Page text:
Probably the doll appeared on our land in prehistoric times. Archaeologists and historians count the appearance of the puppet in Central Asia from the ancient rite of honoring ancestors, when a son or brother of the deceased, wearing a mask, speaks on behalf of the ancestor.

This became a form of the masjara theater and formed the basis of the puppet theater.

The puppeteers' charter stated:  "The puppet appears, plays for a while and disappears, like a man who is born, lives in this world and goes into oblivion.  And along with it, the viewer lives a little puppet life, suffers, laughs, cries, and rejoices.

So you understand what an amazing idea people put into the doll? Here it is made, motionless and nameless, and only a man can bring it to life and make it talk, sing and dance. And then, when the performance ends, the doll dies, disappears, until the next time... This is a very Sufi image, a poetic one, which was used in the works of Alisher Navoi and Zahriddin Babur, and Omar Khayyam.  It is interesting that all folk puppeteers seldom followed the dogmas of dramaturgy; their performances were always very close to people, optimistic, full of sparkling humor and love. Very often they were punished and fined for their liberties, being a puppeteer has always been difficult and not particularly honorable - but apparently, to be a rebel and a creator and to create worlds - you need to have a special temperament. Maybe that's why a doll is an unusual toy. Especially one made with your own hands...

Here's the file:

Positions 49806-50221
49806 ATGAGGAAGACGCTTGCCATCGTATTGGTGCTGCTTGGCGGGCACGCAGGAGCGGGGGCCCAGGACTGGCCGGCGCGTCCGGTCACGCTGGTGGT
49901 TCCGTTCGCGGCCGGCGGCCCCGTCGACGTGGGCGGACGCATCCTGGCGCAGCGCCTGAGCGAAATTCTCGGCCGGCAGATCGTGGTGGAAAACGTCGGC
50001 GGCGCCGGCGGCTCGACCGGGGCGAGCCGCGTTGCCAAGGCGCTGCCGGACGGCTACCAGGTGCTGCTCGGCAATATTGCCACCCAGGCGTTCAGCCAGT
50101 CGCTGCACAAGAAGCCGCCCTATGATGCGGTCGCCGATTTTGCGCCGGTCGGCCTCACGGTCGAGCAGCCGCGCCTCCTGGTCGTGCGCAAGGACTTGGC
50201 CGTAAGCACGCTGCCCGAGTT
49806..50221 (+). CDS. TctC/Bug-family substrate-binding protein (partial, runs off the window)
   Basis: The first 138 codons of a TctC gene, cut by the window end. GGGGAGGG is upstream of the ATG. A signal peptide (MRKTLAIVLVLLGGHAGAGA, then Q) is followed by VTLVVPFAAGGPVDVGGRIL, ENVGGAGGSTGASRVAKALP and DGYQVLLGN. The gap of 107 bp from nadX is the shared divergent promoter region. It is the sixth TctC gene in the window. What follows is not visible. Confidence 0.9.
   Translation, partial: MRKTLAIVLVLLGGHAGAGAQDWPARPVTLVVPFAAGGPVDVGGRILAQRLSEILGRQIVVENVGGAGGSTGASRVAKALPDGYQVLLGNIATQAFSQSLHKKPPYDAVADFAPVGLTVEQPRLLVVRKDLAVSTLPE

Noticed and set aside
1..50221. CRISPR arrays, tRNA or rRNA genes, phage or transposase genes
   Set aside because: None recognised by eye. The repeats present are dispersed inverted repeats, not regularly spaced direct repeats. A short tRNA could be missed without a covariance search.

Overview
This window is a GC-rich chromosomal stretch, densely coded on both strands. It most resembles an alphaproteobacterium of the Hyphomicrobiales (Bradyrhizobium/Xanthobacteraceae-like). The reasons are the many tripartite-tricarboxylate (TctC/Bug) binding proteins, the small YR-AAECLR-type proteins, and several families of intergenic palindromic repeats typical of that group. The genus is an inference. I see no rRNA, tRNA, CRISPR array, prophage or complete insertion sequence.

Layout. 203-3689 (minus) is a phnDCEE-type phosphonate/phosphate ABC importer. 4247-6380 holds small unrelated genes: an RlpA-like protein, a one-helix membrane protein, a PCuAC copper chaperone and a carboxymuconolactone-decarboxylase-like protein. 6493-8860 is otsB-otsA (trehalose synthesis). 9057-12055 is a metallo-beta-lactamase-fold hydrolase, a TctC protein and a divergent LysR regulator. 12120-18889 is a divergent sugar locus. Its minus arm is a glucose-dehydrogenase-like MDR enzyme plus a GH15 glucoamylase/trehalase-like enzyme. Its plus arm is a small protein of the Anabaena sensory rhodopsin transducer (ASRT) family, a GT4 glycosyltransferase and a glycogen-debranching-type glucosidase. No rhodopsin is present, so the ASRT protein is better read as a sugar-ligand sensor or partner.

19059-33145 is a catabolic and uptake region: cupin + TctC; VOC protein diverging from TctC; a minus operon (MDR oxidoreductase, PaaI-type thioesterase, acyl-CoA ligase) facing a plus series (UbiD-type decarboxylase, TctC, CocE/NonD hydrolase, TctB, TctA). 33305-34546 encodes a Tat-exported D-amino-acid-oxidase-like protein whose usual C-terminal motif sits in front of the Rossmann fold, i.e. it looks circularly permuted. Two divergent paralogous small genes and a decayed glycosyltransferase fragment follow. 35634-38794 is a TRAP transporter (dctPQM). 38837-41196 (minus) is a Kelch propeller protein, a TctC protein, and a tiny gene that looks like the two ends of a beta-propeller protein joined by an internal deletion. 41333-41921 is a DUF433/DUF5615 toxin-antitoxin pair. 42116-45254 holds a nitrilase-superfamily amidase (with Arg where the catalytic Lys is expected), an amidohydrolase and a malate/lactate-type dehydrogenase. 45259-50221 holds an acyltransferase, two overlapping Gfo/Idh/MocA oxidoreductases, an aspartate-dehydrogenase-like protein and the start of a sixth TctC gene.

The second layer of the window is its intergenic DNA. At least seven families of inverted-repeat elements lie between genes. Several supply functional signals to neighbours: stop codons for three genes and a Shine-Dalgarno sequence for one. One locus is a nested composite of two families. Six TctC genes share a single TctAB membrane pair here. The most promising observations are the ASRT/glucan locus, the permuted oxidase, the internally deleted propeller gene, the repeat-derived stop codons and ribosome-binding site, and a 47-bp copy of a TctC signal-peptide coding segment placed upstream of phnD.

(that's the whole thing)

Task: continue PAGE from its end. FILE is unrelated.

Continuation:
The love of dolls will never go away. Just dolls change. Become works of authorship, works of art, souvenirs, amulets.  Puppeteers can be hereditary, or they can just suddenly fall in love with the doll world and devote their entire lives to it.

Talking to dollmakers is a pleasure. Each doll has a name and a story. Made up or extracted from the depths of legend, not really important. It's always unique, and if it's repeated, it's fleshed out with a mass of regional details and invented digressions.

And some of the doll collectors seriously say that the doll world is the most real... It is the culture of the nation, its spirit, its mentality.

One can judge Uzbeks by their dolls. They are merry, funny, kind and very beautiful. With open faces, ready to smile at any moment. No crying dolls. No outright evil. Even the scariest villain will make you smile.

One of the most famous masters of Tashkent is Nasiba Akhmedova. Her amazing dolls are known by many, both in this country and abroad. Collections of dolls are gathered long and carefully, each of them is unique, has a name, nationality, character, and even destiny. The dolls have chiseled, amazingly beautiful, warm faces and hands. In the body of each doll, there is a whole system of locomotion, which allows the little people to change the tilt of the head and body, move arms and legs, to take very expressively, human-like emotional poses.